Vani Jewish Cemetery
Vani’s Jewish cemetery is located on the bank of Chishura river, near the town centre, about 500 metres from the synagogue. It was established in the 19th century, and according to Nisan Babalikashvili who has worked with epitaphs from the Vani cemetery, there are burials from 1885. The last burial in the Vani cemetery took place in 1989. Vani is located in the Imereti region in Western Georgia, about 41 km south-west from Kutaisi. The town’s history dates back to ancient times. According to archaeological data, settlement in the Vani area already existed in the 6th century BC.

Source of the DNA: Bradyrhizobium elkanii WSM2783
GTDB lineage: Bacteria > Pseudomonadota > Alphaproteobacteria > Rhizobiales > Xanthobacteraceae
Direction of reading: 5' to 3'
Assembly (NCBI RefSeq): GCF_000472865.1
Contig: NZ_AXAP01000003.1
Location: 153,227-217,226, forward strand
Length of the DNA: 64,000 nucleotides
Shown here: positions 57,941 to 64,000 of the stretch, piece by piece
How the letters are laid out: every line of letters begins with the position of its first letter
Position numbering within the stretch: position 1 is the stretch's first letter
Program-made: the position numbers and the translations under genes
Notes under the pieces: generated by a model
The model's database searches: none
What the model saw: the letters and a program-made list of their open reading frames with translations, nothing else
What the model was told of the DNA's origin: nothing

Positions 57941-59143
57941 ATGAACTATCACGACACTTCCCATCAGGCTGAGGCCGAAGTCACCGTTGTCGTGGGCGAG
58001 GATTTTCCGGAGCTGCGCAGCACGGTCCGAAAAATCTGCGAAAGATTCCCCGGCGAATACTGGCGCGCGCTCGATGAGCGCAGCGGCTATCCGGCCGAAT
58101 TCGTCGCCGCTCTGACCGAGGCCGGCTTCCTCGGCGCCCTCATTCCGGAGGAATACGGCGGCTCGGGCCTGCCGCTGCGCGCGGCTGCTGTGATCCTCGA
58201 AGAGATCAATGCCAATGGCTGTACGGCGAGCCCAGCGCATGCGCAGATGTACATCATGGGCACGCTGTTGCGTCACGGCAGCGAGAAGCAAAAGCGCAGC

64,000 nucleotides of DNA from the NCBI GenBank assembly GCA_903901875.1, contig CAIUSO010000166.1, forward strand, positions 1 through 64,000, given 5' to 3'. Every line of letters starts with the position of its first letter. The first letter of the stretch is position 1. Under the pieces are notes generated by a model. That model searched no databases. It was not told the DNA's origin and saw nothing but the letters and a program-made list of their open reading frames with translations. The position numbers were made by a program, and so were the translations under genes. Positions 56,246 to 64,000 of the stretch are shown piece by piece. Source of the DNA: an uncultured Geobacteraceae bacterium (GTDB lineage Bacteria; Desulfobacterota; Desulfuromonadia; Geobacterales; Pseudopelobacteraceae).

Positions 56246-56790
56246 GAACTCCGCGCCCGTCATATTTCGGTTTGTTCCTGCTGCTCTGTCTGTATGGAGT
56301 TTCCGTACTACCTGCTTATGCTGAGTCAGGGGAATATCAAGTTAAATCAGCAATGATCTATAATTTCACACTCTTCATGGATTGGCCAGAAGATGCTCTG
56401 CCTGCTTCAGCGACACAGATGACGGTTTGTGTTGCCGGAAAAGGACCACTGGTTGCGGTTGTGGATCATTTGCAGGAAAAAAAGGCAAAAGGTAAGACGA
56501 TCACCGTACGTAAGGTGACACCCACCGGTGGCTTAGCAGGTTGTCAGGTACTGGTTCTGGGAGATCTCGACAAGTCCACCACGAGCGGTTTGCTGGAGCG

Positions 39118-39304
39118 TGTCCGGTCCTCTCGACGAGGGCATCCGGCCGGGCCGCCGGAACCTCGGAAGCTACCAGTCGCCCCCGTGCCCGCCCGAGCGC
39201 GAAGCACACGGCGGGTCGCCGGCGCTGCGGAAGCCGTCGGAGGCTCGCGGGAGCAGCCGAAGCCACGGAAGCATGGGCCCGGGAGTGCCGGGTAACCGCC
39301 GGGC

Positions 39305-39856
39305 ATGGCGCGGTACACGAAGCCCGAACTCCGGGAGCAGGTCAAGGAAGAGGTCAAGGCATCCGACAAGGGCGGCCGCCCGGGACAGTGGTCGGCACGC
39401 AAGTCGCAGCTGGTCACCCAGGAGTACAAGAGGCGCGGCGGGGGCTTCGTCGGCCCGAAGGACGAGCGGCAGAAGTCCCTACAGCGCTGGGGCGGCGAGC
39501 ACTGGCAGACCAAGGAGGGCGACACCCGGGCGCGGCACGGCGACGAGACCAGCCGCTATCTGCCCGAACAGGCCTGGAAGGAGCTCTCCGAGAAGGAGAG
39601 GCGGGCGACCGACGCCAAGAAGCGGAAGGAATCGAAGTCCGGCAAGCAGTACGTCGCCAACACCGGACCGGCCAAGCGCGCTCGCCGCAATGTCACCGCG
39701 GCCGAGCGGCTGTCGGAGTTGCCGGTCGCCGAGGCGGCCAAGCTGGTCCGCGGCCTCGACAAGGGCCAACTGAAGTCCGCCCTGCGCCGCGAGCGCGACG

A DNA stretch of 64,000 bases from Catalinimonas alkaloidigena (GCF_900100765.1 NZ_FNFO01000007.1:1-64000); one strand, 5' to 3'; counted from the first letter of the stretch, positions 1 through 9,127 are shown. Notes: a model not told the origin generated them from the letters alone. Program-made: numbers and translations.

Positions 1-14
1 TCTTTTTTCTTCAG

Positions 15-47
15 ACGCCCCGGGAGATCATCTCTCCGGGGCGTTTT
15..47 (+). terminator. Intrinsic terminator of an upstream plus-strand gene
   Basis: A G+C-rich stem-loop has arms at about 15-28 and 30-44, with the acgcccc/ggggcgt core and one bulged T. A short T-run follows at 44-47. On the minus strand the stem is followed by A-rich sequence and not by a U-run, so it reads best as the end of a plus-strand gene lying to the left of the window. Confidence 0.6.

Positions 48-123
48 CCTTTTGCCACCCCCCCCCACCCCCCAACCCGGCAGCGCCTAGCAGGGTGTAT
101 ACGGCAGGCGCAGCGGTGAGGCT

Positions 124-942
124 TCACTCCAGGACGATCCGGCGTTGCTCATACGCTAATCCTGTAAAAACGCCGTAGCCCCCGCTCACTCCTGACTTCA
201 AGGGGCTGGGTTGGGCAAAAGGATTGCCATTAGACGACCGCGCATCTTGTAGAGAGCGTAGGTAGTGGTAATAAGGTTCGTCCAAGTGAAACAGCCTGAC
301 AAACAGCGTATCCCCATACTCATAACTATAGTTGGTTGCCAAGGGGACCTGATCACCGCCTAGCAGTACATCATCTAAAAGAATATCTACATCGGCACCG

Jews were living in Vani from the end of the 18th century. The proximity of Kutaisi and Kulashi as well as their established Jewish communities suggests that Vani Jewry could be connected with the two centres. The Jewish district in Vani is in the town centre, and the proximity of the Jewish cemetery to the town centre suggests that the cemetery was in use from the early period of the contemporary town’s development. The Chishura river, which crosses Vani’s town centre, flows into the Rioni, the main river in Western Georgia. The Rioni links the Black Sea (Poti) with Kutaisi and the region of Racha-Lechkhumi. The river is partially navigable, which made it an historical trading route. According to the documents of the USSR’s Council for the Affairs of Religious Cults, the synagogue in Vani was built in 1911. The building, with an area of 180 square metres, was made of stone and brick and, in the mid-20th century, about 160 people were attending the synagogue on the religious holidays and about 60 people attended more regularly. Shabtai Tsur, a Georgian-Jewish politician and diplomat who twice served as Israel’s ambassador to Georgia, was born in Vani in 1951, and one of the main streets of Vani was named after him.